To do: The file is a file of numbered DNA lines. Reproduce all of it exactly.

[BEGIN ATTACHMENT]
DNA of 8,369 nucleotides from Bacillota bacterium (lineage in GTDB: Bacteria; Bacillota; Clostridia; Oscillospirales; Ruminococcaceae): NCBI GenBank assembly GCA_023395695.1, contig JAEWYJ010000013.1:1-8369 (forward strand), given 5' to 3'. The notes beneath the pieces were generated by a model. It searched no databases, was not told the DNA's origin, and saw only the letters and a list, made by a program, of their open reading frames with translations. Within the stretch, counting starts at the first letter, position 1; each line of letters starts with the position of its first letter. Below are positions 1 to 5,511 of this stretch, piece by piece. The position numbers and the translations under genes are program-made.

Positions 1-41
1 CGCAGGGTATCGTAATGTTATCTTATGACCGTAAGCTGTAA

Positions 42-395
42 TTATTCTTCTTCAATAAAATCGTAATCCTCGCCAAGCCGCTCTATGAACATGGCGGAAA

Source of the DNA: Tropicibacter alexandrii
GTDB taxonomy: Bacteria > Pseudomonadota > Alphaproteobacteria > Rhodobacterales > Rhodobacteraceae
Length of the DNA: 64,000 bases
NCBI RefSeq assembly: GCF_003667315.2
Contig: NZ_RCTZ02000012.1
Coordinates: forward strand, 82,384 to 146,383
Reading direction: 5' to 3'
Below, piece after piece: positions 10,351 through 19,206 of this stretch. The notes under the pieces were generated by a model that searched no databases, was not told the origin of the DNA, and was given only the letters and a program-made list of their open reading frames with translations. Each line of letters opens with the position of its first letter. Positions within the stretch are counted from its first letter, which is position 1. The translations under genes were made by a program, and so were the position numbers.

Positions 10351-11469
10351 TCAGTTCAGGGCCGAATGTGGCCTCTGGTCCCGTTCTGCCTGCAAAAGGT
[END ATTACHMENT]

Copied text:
DNA of 8,369 nucleotides from Bacillota bacterium (lineage in GTDB: Bacteria; Bacillota; Clostridia; Oscillospirales; Ruminococcaceae): NCBI GenBank assembly GCA_023395695.1, contig JAEWYJ010000013.1:1-8369 (forward strand), given 5' to 3'. The notes beneath the pieces were generated by a model. It searched no databases, was not told the DNA's origin, and saw only the letters and a list, made by a program, of their open reading frames with translations. Within the stretch, counting starts at the first letter, position 1; each line of letters starts with the position of its first letter. Below are positions 1 to 5,511 of this stretch, piece by piece. The position numbers and the translations under genes are program-made.

Positions 1-41
1 CGCAGGGTATCGTAATGTTATCTTATGACCGTAAGCTGTAA

Positions 42-395
42 TTATTCTTCTTCAATAAAATCGTAATCCTCGCCAAGCCGCTCTATGAACATGGCGGAAA

Source of the DNA: Tropicibacter alexandrii
GTDB taxonomy: Bacteria > Pseudomonadota > Alphaproteobacteria > Rhodobacterales > Rhodobacteraceae
Length of the DNA: 64,000 bases
NCBI RefSeq assembly: GCF_003667315.2
Contig: NZ_RCTZ02000012.1
Coordinates: forward strand, 82,384 to 146,383
Reading direction: 5' to 3'
Below, piece after piece: positions 10,351 through 19,206 of this stretch. The notes under the pieces were generated by a model that searched no databases, was not told the origin of the DNA, and was given only the letters and a program-made list of their open reading frames with translations. Each line of letters opens with the position of its first letter. Positions within the stretch are counted from its first letter, which is position 1. The translations under genes were made by a program, and so were the position numbers.

Positions 10351-11469
10351 TCAGTTCAGGGCCGAATGTGGCCTCTGGTCCCGTTCTGCCTGCAAAAGGT